5736 N.E. 33rd Ave. Portland, OR, 97211
Tuesday, July 19, 2022
Kennedy School - Kennedy School Theater
6pm doors, 7pm start
Advance tickets recommended; $5 suggested donation
All ages welcome
6pm doors, 7pm startAdvance tickets recommended; $5 suggested donationAll ages welcome
With Sean W. Fleming, PhD, Applied R&D Technical Lead, US Dept. of Agriculture National Water and Climate Center; Courtesy Prof., College of Earth, Ocean and Atmospheric Sciences, and Water Resources Graduate Program, OSU; Adjunct Prof., Dept. of Earth, Ocean, and Atmospheric Sciences, UBC
Rivers are everywhere and affect everything. When all goes well, they provide us with water, power, food, transportation, recreation, and beauty. And when things go wrong, they wipe out our homes or even bring poisoned water to our taps.But how much do we know about how rivers actually work? How can a river flood one year and dry up the next? How do we make forecasts of floods and water supplies? How do changes in land use and climate impact our rivers? And how does the study of water flow across the landscape - known as hydrology - overlap with other natural and social sciences, from biology to finance, and astrophysics to conflict studies?
In this talk, environmental scientist Dr. Sean Fleming explores how math and physics can reveal the hidden secrets of rivers, offers insights into the deep relationships rivers have with landscapes, ecosystems, and people, and looks at the threats our rivers face and how we can protect them over the long run.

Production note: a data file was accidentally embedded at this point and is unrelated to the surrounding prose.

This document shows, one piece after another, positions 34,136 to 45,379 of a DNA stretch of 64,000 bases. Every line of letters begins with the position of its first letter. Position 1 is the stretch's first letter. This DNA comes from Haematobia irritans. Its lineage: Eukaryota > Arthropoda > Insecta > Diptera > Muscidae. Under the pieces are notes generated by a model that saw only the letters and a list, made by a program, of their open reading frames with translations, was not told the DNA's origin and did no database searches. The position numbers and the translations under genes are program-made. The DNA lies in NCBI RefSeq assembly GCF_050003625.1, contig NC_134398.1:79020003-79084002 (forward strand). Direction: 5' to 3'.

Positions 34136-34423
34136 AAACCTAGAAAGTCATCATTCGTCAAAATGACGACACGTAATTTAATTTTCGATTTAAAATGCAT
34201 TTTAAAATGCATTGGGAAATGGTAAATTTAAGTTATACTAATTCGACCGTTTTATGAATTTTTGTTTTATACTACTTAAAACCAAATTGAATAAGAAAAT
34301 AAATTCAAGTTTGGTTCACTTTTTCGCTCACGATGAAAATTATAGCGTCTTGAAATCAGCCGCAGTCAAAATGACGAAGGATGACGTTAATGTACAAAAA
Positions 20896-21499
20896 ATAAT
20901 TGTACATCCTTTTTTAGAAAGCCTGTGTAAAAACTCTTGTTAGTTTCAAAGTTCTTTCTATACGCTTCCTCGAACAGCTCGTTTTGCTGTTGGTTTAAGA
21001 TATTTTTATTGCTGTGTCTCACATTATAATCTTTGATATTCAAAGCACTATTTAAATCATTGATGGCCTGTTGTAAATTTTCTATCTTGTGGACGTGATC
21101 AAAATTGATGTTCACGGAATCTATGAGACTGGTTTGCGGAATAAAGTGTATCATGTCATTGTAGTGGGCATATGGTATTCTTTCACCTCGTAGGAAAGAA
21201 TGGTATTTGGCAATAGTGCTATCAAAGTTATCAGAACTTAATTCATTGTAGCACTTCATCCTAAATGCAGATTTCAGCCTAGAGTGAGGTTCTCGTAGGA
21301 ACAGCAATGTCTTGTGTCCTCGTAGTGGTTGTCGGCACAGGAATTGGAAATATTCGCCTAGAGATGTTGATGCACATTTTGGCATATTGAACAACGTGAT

Sean started out as an exploration geophysicist, using math and physics to search for oil, gold, and diamonds. His attention quickly turned to hydrology, glacier science, and climate.
Sean is a senior scientist with the US Department of Agriculture's National Water and Climate Center in Portland, Oregon and is also affiliated with the University of British Columbia and Oregon State University. His experience spans two decades of field, technical, and managerial work in the private, public, academic, and nonprofit sectors in the US, Canada, England, and Mexico. He's enthusiastic about science outreach. Sean published a general-audience book about the science of rivers with Princeton University Press, engages people through events like a Smithsonian lecture, a call-in NPR radio show, a live TV interview, and Science Pubs like this one, and has written for Scientific American and Wired. He's a member of the American Physical Society's Committee for Informing the Public.
If you are unable to join us in person, you can join us on zoom. You must register in advance using this link. After registering, you will receive a confirmation email containing information about joining the meeting.
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